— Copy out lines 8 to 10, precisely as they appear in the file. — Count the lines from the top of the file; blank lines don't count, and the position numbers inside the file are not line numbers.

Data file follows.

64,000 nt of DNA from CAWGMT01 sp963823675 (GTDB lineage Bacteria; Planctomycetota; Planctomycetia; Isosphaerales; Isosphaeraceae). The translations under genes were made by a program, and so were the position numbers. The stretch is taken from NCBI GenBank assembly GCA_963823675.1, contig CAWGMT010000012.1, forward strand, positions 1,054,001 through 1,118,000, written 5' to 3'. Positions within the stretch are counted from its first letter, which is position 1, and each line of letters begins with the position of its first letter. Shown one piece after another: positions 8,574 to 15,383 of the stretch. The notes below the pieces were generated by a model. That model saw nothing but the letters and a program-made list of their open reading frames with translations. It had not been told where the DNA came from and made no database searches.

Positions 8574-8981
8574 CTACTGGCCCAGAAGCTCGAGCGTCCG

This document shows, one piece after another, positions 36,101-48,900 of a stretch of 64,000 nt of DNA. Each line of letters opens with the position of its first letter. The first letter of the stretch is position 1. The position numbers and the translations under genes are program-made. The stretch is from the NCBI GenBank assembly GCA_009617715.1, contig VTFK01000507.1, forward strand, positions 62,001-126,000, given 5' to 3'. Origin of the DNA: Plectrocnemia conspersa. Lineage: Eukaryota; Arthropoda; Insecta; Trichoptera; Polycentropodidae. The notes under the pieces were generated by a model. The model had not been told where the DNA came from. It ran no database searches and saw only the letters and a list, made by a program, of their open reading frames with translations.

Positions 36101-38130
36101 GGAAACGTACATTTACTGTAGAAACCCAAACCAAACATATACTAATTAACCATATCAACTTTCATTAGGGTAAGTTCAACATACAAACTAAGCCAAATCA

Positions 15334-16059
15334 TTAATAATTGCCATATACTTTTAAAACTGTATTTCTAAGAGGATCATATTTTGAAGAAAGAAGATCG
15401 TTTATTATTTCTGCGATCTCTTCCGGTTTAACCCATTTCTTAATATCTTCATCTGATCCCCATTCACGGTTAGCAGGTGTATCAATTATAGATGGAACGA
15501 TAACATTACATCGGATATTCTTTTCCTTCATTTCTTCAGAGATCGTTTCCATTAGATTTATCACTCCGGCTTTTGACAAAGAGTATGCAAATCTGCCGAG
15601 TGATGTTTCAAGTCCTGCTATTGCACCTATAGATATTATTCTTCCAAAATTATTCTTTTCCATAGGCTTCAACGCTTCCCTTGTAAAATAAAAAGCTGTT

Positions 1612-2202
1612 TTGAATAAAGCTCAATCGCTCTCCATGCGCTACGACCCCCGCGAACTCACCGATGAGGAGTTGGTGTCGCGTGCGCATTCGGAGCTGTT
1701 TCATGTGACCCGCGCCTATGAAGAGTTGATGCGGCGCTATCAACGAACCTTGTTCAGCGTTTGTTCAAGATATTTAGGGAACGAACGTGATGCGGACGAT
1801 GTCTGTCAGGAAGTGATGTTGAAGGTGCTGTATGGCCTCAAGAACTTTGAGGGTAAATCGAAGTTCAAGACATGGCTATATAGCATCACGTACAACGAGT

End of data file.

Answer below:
15334 TTAATAATTGCCATATACTTTTAAAACTGTATTTCTAAGAGGATCATATTTTGAAGAAAGAAGATCG
15401 TTTATTATTTCTGCGATCTCTTCCGGTTTAACCCATTTCTTAATATCTTCATCTGATCCCCATTCACGGTTAGCAGGTGTATCAATTATAGATGGAACGA
15501 TAACATTACATCGGATATTCTTTTCCTTCATTTCTTCAGAGATCGTTTCCATTAGATTTATCACTCCGGCTTTTGACAAAGAGTATGCAAATCTGCCGAG